Friday, August 26, 2011

Cheney's Legacy

Yesterday morning (while sitting at LAX waiting for a flight) I posted in Politico's Arena on the question: Will memoir improve Dick Cheney's image?

I haven't seen the memoir yet, just the excerpts discussed in The New York Times, but that doesn't stop a pundit for punditing...

Seriously, as a student of the vice presidency, I had to jump on this one. But, rather then comment on the specifics, I tried to place the memoir in historical perspective and relate it to the evolution of the office. My response was:
It is difficult to imagine Cheney's memoirs changing many minds in the short-term. He is a polarizing figure who is loved (occasionally) and hated (quite often.) In the long-run it is difficult to say what his legacy will be. Hopefully, the seeds of a new Middle East are emerging - but the region has an infinite ability to disappoint.

A fascinating aspect to this is the relevance of the vice presidential memoir. Long considered historical footnotes, vice presidential memoirs were minor niche publications. Calvin Coolidge's VP Charles Dawes kept a diary which is available online. Dawes was, prior to the vice presidency, an enormously accomplished man (Nobel laureate, best-selling song-writer, WWI general, and founder of the Budget Office). His memoirs only confirm the office as a constitutional appendix (Arthur Schlesinger's term.)

Nixon's memoir of his vice presidency, Six Crises, kept him in the public eye and helped propel him to the presidency. Still, the attention paid to Cheney's memoirs shows how the office has emerged as a major power center within administrations.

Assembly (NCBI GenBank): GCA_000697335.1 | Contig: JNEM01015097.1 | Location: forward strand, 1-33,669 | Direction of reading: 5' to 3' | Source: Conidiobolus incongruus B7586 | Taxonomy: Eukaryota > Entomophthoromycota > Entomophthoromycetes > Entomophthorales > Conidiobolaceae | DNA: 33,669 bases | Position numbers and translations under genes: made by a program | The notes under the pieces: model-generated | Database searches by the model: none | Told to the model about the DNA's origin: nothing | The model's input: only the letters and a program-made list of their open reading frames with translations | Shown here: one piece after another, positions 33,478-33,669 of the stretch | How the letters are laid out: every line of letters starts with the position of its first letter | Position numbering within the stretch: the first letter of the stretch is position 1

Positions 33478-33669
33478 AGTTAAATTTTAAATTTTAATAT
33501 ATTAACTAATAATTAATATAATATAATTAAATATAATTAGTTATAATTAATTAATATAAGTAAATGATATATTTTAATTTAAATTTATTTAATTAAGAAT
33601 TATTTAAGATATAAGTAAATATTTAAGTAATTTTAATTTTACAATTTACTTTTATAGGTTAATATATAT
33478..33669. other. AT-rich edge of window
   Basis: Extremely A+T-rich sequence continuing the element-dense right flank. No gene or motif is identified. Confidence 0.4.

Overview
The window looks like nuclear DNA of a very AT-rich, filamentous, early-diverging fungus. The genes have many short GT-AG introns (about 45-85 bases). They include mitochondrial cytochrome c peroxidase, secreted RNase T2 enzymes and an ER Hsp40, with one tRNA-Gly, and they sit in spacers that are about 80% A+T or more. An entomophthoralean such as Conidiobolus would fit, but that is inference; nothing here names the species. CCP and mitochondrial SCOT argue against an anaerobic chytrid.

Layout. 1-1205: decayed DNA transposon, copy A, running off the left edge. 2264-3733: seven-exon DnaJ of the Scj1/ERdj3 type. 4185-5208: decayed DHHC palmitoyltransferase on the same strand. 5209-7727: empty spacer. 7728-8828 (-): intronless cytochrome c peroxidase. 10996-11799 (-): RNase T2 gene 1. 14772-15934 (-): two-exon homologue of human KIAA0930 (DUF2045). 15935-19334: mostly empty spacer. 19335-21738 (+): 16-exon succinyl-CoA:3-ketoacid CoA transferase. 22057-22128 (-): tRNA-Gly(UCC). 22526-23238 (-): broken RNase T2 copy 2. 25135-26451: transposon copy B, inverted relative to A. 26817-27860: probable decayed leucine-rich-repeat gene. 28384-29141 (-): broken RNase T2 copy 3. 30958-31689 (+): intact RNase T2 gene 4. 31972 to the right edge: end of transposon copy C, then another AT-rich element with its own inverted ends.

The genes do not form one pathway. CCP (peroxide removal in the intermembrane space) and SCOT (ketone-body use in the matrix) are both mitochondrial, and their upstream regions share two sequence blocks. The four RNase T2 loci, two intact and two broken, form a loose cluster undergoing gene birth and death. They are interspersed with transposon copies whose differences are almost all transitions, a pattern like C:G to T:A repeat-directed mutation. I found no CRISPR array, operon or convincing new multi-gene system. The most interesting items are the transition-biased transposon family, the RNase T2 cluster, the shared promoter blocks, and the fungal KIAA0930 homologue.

Additionally, since obtaining influence (in the Carter-Mondale administration) vice presidents have been very cautious about getting involved in the public aspects of policy fights. Cheney broke from this tradition as well and his writing a score-settling memoir - while understandable - indicates the vice presidency is evolving into just another presidential advisor.
Some additional notes, the figure of Charles Dawes is fascinating. His accomplishments were legion and his public service continued after the vice presidency. His diary of that period, perhaps the least accomplished in his incredible life emphasizes what a backwater the vice presidency was.

Part of this was self-inflicted, Dawes feuded with Coolidge. He refused to attend cabinet meetings and mismanaged the Presidents affairs at the Senate). He also attempted to actually run the Senate, and lectured Senators on the need to reform antiquated procedures. Students of Senate history will not be surprised to learn that this went poorly.

Still, Dawes was one of the most active, well-known, and popular vice presidents until recently. He was an active campaigner for Coolidge in 1924.